Joey Crawford Rumors
The Curry incident is different than the one-game suspension Miami forward Udonis Haslem served during the 2006 playoffs and the one-game suspension Indiana’s Reggie Miller served in 2001 for throwing his gum at referee Eddie Rush. Haslem, in a first-round game against Chicago, threw his mouthpiece in frustration toward referee Joey Crawford. Had Curry hit Phillips with the mouthpiece, the league office would likely have had no choice but to suspend Curry.
The Tim Duncan incident in 2007, in which Crawford ejected Duncan and challenged him to a fight in a playoff game, was a turning point in Crawford’s career. Then-NBA Commissioner David Stern suspended Crawford, and Crawford increased his number of visits to a sports psychologist. It saved his career. “He was a real pro, that guy,” Crawford said. “He gave me exercises to use. When I felt it kick in – lose my temper or while I was losing it – he gave me certain exercises that helped. My problem was that I’m overly passionate.”
And now he wants to keep working with referees. “I just don’t want to walk away from this. I want to be involved. I think I have something to offer,” Crawford said. “The word I used before is viable. You’re being involved, and you’re trying to help those three people get through the game.”
Calling it quits hasn’t been easy. He watches games, helps out in the NBA’s replay center and hopes to find a job with the referee operations department staff. “I get a little emotional about it,” Crawford said. “When I was 18, I started doing grade school stuff and all of a sudden it stops, and you’re like, ‘What do I do now?’ It’s not as easy as I thought. “I thought it was going to be a little easier. You’re constantly talking to yourself, ‘Turn the page. It’s somebody else’s turn.’ In reality, you’re fighting it every day. You want to be out there. You want to do it, and you know you can’t.”
Joey Crawford: You didn’t get TV games. But if you got a TV game, then you were doing OK. I think my first one was Milwaukee-Boston, with Darell Garretson. And there was an elbow foul—I’ll never forget it for some reason. Harvey Catchings comes to mind; I think it was him. That was like my coming-out party: You got a TV game. It was hard to get into the playoffs. When they called and told you you were in the playoffs, you went, “Wow.” I worked with Hubert Evans, and he got me through those two games. I was scared to death. But you hid it. You hid it from everyone, including your partner.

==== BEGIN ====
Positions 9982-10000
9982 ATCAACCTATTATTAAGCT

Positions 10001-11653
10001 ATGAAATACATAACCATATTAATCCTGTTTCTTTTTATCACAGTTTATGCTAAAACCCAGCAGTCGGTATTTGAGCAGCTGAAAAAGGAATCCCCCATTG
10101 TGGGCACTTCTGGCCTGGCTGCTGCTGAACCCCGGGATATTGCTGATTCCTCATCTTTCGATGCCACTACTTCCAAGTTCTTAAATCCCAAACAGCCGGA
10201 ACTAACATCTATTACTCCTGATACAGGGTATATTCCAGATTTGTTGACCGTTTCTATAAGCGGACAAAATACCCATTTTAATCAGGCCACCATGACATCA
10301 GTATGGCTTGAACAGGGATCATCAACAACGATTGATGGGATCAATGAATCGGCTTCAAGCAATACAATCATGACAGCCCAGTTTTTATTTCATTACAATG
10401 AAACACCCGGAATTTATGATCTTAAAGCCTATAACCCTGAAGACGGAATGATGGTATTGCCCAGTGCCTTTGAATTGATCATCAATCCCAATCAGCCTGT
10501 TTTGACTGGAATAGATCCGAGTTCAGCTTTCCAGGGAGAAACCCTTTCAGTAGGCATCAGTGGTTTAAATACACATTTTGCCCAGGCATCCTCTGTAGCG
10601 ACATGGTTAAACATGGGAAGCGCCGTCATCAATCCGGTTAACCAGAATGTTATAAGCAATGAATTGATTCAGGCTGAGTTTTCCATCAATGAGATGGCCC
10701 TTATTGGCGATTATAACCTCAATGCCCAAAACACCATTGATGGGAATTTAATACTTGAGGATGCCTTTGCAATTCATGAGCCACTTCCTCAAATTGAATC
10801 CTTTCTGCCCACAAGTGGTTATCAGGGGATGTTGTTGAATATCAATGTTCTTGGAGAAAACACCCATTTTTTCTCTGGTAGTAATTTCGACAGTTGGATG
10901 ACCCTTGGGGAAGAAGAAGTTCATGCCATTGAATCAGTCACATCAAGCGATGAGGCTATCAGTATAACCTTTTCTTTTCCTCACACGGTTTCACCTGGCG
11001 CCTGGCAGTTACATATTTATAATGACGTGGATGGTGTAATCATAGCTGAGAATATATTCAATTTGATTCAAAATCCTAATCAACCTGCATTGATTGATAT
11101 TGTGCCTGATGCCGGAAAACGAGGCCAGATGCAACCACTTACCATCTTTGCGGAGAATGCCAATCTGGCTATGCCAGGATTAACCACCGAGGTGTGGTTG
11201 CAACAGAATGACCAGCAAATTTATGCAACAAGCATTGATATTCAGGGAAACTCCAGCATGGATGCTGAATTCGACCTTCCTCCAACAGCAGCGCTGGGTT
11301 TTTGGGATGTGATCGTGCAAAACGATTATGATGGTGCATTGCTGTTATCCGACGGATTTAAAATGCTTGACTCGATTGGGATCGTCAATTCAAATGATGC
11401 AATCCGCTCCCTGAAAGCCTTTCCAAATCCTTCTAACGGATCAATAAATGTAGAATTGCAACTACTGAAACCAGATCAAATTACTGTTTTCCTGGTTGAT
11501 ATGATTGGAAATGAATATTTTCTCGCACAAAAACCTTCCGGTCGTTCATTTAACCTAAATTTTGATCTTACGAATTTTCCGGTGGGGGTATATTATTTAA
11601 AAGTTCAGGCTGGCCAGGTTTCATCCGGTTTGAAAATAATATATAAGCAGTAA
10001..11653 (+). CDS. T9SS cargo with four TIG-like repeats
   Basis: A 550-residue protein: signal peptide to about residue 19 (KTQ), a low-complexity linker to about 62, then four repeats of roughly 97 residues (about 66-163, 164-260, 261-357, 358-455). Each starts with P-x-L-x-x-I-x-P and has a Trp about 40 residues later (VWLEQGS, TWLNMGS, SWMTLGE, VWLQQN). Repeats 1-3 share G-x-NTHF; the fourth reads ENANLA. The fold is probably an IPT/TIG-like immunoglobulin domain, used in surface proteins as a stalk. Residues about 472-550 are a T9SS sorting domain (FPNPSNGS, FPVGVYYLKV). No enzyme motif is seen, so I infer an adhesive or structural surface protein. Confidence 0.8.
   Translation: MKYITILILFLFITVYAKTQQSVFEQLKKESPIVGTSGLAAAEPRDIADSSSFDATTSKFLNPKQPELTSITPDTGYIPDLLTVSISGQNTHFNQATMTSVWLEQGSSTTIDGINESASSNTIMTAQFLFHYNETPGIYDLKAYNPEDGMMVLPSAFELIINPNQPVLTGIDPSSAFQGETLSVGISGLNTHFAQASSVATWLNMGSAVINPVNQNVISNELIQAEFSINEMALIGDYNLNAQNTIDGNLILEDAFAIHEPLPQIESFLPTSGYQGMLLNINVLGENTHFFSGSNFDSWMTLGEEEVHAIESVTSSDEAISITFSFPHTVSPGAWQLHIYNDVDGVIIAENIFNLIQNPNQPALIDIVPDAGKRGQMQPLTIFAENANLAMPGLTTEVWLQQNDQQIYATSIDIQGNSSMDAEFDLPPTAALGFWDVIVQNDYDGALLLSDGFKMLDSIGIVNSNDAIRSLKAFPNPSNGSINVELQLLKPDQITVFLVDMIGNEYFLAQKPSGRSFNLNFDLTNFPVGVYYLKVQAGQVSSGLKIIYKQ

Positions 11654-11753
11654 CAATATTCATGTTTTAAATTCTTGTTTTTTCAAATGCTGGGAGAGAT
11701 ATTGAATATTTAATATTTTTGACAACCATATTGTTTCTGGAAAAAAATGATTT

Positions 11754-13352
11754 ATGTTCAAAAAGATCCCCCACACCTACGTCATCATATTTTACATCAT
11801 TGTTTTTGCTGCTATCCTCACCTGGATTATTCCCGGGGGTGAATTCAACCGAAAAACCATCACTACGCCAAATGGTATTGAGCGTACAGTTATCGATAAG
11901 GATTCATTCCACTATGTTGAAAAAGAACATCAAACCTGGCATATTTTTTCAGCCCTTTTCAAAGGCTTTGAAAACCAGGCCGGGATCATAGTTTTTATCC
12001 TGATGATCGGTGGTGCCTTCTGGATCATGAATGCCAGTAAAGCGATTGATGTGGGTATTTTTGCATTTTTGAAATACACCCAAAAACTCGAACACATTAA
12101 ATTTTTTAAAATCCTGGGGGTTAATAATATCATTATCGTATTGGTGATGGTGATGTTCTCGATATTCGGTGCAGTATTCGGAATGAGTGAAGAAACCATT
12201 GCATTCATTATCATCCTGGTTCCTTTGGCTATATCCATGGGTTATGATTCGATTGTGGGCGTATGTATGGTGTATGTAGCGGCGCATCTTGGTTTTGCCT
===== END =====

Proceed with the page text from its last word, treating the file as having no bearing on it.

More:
In the last 25 years, there have been four Game 7s in the Finals—and Crawford worked three of them. He has officiated some of the greatest players to grace the court—from Dr. J to Magic and Bird, Jordan and Malone, Shaq and Kobe, LeBron and Wade and Curry. He cherished the Game 7s—“the pinnacle of what you do”—and listed his first playoff games as his most memorable. But when pressed for favorite moments—A 60-point game? A Jordan masterpiece?—Crawford demurs. Crawford: That’s one of your regrets, is that you don’t get to enjoy that stuff. Because you’re trying to get the plays right. I had the game with Ray Allen, Game 6 [of the 2013 Finals], where they say that’s the greatest. And I think I have the game where Kenny Smith hits the seven threes [Game 1 of the 1995 Finals]. And then I have the game where Reggie Miller scores the points against the Knicks [eight points in nine seconds, in Game 1 of the 1995 Eastern Conference Semifinals]. And then Reggie, years later, he says, “Did you think I committed an offensive foul on the push-off?” I said, “If I did, I would have called it!”